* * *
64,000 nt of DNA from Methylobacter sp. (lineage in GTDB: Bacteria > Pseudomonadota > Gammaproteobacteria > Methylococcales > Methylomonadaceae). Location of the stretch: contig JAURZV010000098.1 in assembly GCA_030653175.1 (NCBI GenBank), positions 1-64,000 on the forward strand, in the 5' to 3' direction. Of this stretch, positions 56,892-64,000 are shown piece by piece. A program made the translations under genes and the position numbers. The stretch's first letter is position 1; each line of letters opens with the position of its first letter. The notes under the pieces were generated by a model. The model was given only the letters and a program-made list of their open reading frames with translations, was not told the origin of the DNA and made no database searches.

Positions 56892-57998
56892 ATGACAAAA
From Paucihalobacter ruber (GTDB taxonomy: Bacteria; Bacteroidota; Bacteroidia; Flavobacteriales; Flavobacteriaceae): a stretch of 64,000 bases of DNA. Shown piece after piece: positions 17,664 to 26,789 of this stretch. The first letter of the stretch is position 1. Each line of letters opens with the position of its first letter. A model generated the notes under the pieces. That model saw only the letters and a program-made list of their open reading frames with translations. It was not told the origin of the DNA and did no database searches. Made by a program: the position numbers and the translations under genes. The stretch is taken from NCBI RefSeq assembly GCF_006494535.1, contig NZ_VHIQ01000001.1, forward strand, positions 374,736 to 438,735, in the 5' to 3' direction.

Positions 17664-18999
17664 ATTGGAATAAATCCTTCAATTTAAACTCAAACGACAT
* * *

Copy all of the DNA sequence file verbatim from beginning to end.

64,000 nt of DNA from Methylobacter sp. (lineage in GTDB: Bacteria > Pseudomonadota > Gammaproteobacteria > Methylococcales > Methylomonadaceae). Location of the stretch: contig JAURZV010000098.1 in assembly GCA_030653175.1 (NCBI GenBank), positions 1-64,000 on the forward strand, in the 5' to 3' direction. Of this stretch, positions 56,892-64,000 are shown piece by piece. A program made the translations under genes and the position numbers. The stretch's first letter is position 1; each line of letters opens with the position of its first letter. The notes under the pieces were generated by a model. The model was given only the letters and a program-made list of their open reading frames with translations, was not told the origin of the DNA and made no database searches.

Positions 56892-57998
56892 ATGACAAAA
From Paucihalobacter ruber (GTDB taxonomy: Bacteria; Bacteroidota; Bacteroidia; Flavobacteriales; Flavobacteriaceae): a stretch of 64,000 bases of DNA. Shown piece after piece: positions 17,664 to 26,789 of this stretch. The first letter of the stretch is position 1. Each line of letters opens with the position of its first letter. A model generated the notes under the pieces. That model saw only the letters and a program-made list of their open reading frames with translations. It was not told the origin of the DNA and did no database searches. Made by a program: the position numbers and the translations under genes. The stretch is taken from NCBI RefSeq assembly GCF_006494535.1, contig NZ_VHIQ01000001.1, forward strand, positions 374,736 to 438,735, in the 5' to 3' direction.

Positions 17664-18999
17664 ATTGGAATAAATCCTTCAATTTAAACTCAAACGACAT